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EXCLUSIVE: USA: Lutz joining GM comeback trail?

By just-auto.com editorial team | 3 August 2001

Yesterday's bombshell announcement that Robert Lutz will become General Motors vice president for product development on September 1 is fostering a growing perception in Detroit that General Motors is on the comeback trail, writes Marty Padgett.

Although GM's market share has slipped in the first half of the year to 28 percent - below CEO Rick Wagoner's target of 30 percent - the automaker has seen heartening increases in its share of the lucrative North American truck market.

The hiring of Lutz could give the company added momentum and a much-needed boost in morale. In his days at Chrysler, he marshalled the turnaround of the company, which very nearly declared bankruptcy in 1991.

Under his direction, the company developed memorable vehicles such as the Neon, LH sedans and most notably the V-10-powered Viper sportscar.

More recently, Lutz took on the challenge of resurrecting the Cunningham name.


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General Motors


In a unique proposition, he and the Cunningham family proposed at last year's Detroit auto show to build a new Cunningham sportscar as a virtual company - that is, farming out the major component and system development to suppliers and leaving final assembly and marketing to themselves.

General Motors has been deemed, inside and out, in desperate need of a product champion. Its lineup of cars, trucks and SUVs has some notable highlights, including the Corvette, the Cadillac STS and the Chevrolet/GMC full-size trucks.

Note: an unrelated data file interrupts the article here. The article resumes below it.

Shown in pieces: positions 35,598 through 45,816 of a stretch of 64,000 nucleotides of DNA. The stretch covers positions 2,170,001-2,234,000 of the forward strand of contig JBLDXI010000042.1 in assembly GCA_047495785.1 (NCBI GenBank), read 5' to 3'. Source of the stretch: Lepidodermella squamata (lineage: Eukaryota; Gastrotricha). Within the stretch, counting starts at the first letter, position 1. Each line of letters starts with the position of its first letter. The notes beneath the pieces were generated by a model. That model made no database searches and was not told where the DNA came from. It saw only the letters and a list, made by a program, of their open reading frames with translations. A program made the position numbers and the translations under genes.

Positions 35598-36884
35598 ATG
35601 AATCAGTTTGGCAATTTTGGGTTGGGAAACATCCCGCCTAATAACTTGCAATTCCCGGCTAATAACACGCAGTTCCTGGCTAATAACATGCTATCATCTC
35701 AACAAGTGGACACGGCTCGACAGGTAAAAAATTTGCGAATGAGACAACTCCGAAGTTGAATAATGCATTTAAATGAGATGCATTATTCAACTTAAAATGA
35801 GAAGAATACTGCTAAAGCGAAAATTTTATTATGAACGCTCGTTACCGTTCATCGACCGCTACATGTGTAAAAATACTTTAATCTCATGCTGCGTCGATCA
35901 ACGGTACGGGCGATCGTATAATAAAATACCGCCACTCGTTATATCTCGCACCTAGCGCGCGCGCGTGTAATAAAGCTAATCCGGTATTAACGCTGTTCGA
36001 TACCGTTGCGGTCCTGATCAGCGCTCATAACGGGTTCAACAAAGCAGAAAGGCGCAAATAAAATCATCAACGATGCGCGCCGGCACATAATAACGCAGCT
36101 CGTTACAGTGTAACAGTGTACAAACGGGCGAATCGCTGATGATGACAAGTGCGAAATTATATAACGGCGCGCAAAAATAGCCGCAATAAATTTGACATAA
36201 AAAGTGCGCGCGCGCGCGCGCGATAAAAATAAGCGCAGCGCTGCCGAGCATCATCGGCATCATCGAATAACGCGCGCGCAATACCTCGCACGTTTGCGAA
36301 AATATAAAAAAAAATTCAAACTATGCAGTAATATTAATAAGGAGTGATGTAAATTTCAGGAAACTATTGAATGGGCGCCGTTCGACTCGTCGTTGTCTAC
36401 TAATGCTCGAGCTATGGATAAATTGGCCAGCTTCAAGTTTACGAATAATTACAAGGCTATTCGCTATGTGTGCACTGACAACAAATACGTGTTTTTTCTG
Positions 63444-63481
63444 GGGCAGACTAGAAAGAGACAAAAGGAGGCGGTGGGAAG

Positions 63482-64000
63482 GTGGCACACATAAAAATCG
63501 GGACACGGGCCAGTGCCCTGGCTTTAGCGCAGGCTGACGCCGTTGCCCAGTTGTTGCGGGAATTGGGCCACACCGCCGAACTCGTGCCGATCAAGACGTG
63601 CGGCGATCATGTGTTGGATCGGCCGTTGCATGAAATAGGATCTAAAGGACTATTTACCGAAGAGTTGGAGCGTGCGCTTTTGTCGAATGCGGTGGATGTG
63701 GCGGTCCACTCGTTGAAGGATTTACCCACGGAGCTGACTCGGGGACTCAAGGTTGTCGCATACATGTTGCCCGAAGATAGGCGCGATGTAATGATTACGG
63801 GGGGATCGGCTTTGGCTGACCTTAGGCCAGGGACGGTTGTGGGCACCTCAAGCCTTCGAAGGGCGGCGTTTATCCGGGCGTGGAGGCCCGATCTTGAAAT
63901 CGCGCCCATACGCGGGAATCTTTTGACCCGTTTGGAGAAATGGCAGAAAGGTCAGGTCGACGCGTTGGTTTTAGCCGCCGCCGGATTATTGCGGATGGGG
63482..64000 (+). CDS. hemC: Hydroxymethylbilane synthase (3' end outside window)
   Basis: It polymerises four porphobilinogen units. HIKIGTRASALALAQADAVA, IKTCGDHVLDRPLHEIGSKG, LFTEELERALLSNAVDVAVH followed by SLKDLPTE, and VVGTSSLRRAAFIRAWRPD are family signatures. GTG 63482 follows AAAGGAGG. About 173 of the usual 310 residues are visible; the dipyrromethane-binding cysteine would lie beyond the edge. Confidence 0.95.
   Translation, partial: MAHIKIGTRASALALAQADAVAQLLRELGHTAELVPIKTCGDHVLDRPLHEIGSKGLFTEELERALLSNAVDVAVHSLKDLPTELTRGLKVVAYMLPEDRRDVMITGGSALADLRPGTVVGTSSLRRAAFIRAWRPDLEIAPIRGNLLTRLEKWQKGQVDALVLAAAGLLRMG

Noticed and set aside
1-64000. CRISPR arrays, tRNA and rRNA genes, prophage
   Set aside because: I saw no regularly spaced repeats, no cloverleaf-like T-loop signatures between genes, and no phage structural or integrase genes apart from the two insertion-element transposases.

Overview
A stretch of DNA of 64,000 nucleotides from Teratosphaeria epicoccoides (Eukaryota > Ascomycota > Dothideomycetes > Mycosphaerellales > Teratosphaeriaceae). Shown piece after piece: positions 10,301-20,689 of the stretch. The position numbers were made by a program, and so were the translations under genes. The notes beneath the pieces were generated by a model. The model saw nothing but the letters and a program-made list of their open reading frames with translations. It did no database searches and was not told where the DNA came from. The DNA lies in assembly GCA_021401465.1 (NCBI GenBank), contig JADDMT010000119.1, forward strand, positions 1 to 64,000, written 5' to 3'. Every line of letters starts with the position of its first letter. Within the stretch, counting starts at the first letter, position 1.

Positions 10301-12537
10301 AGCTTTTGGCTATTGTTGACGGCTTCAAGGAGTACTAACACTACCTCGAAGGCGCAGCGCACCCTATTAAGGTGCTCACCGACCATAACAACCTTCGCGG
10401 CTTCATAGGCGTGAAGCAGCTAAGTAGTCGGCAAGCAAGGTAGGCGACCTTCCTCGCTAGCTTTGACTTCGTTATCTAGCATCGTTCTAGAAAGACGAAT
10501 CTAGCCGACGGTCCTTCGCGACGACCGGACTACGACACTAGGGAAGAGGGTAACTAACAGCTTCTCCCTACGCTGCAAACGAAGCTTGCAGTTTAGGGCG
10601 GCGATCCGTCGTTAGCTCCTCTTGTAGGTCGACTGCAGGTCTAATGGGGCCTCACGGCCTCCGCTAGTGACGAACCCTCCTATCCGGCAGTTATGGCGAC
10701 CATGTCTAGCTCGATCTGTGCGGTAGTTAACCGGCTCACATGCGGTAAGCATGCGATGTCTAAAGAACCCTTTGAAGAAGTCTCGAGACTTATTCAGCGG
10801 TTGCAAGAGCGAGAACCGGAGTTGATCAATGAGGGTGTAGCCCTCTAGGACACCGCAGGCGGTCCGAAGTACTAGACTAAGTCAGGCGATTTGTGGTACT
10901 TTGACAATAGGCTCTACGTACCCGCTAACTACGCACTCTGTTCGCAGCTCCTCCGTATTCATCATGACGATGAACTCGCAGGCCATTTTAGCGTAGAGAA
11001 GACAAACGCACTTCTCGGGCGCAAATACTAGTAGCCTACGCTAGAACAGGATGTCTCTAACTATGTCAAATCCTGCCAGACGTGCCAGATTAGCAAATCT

But when the company flops, as it did recently with the controversially styled Pontiac Aztek SUV, it has flopped spectacularly.

The prospects for Lutz' future at GM may hinge on the sale of GM's Hughes Electronics subsidiary, or at least a large piece of it to Rupert Murdoch's News Corp.

GM and News Corp. have been in negotiations since the beginning of the year for News Corp. to acquire a part of Hughes, the parent company of American satellite-television provider DirecTV.

The money from a DirecTV sale or investment is said to be earmarked for the development of a new generation of vehicles for all the GM brands, from stalwart Chevrolet to recent acquisition Hummer.

Lutz will have just three years by the terms of his employment to make an impact on General Motors.

Of course, he stayed on longer at the Chrysler Corp. than the mandatory retirement age of 65, and faces a task that could take much longer than three years to grasp.


To view related research reports, please follow the links below:-

The world's car manufacturers: A financial and operating review

Automotive regional report: North America